Commerce Secretary Wilbur Ross shorted shares of a Kremlin-linked company days before a bombshell story dropped

Spencer Platt/Getty ImagesCommerce Secretary Wilbur Ross.
  • Commerce Secretary Wilbur Ross shorted shares of Navigator Holdings, a firm with ties to the Kremlin, days after being contacted for comment on a potentially negative story, Forbes reported.
  • Russian President Vladimir Putin’s son-in-law owns a stake in the company that was once as large as 20%.
  • In a statement, Ross said he did not receive nonpublic information before betting against the company.

Commerce Secretary Wilbur Ross bet against the stock of a shipping firm just days after The New York Times contacted him about the company’s links to the Kremlin, Forbes reported.

In October, the Times emailed Ross questions about his investments in Navigator Holdings, a mover of liquefied gases whose major clients included a Russian energy company. Three days later, Ross made the so-called short sale, and closed out his position nearly three weeks after the Times and the International Consortium of Investigative Journalists published details of Ross’ investment and the company’s link to the Kremlin.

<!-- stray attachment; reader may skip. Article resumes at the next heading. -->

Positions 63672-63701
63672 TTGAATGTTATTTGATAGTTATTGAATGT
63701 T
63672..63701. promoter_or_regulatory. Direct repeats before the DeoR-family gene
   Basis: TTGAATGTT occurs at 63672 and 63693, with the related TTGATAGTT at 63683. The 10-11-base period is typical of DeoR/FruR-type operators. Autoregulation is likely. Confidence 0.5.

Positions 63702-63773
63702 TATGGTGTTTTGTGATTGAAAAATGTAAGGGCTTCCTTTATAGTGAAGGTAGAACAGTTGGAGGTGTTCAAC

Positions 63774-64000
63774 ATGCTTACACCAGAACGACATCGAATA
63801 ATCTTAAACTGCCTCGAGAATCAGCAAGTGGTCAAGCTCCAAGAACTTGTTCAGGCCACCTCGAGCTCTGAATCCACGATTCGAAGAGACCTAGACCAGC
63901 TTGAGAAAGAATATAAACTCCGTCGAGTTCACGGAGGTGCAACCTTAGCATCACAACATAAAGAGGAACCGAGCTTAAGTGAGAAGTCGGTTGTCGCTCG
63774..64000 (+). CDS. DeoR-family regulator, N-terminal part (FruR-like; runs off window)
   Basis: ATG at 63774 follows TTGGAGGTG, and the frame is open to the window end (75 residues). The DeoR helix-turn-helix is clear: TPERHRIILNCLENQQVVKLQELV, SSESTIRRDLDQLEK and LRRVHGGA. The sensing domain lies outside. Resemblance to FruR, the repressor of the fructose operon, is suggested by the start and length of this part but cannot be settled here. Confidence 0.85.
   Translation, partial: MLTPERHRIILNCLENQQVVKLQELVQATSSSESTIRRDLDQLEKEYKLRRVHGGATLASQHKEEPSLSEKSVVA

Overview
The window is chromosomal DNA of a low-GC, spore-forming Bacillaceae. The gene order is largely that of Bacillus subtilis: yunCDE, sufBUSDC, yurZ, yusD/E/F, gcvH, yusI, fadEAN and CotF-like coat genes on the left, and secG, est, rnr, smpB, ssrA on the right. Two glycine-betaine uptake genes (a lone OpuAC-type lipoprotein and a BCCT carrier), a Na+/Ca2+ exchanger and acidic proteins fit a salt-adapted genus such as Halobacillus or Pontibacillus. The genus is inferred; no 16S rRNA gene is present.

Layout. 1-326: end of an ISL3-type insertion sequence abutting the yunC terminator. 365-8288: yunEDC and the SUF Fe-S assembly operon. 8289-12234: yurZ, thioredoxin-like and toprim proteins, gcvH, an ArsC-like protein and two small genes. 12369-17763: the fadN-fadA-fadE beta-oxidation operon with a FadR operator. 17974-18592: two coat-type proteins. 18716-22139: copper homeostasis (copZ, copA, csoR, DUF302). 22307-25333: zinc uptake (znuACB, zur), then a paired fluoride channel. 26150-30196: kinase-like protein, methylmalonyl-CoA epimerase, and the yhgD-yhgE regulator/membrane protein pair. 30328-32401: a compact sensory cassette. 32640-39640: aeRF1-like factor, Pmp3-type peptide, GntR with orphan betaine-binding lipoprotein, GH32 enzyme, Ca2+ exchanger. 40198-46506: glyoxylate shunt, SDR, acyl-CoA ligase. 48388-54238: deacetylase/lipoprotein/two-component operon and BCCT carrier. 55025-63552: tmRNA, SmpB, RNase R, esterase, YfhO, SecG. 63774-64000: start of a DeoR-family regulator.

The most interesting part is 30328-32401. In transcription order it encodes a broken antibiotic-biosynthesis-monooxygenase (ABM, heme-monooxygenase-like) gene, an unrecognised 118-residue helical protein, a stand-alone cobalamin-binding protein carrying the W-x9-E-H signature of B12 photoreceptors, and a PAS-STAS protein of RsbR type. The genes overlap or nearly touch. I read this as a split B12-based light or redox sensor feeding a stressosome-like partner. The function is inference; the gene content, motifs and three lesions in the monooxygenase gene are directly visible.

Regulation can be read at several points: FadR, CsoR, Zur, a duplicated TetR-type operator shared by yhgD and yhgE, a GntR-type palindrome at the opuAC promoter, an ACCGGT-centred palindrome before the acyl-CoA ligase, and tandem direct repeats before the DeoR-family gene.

Kirill Shamalov, Russian President Vladimir Putin’s son-in-law, owns a small stake in the company that was once as large as 20%.

The Office of Government Ethics released details of Ross’ short position on Monday.

In a short sale, an investor borrows shares of a company and sells them with the intention of buying them back at a lower price. That way, the investor profits from the difference between the higher price at which they sold the stock and lower purchase price.

Ross’ short sale was worth between $US100,000 and $US250,000, the Times reported.

The Securities and Exchange Commission considers insider trading as any transaction on public markets that’s based on nonpublic information that can influence prices once it’s revealed.

“I did not receive any nonpublic information due to my government position, nor did I receive any nonpublic information from a government employee,” Ross said in a statement according to the AP. “Securities laws presume that information known to or provided by a news organisation is by definition public information.”

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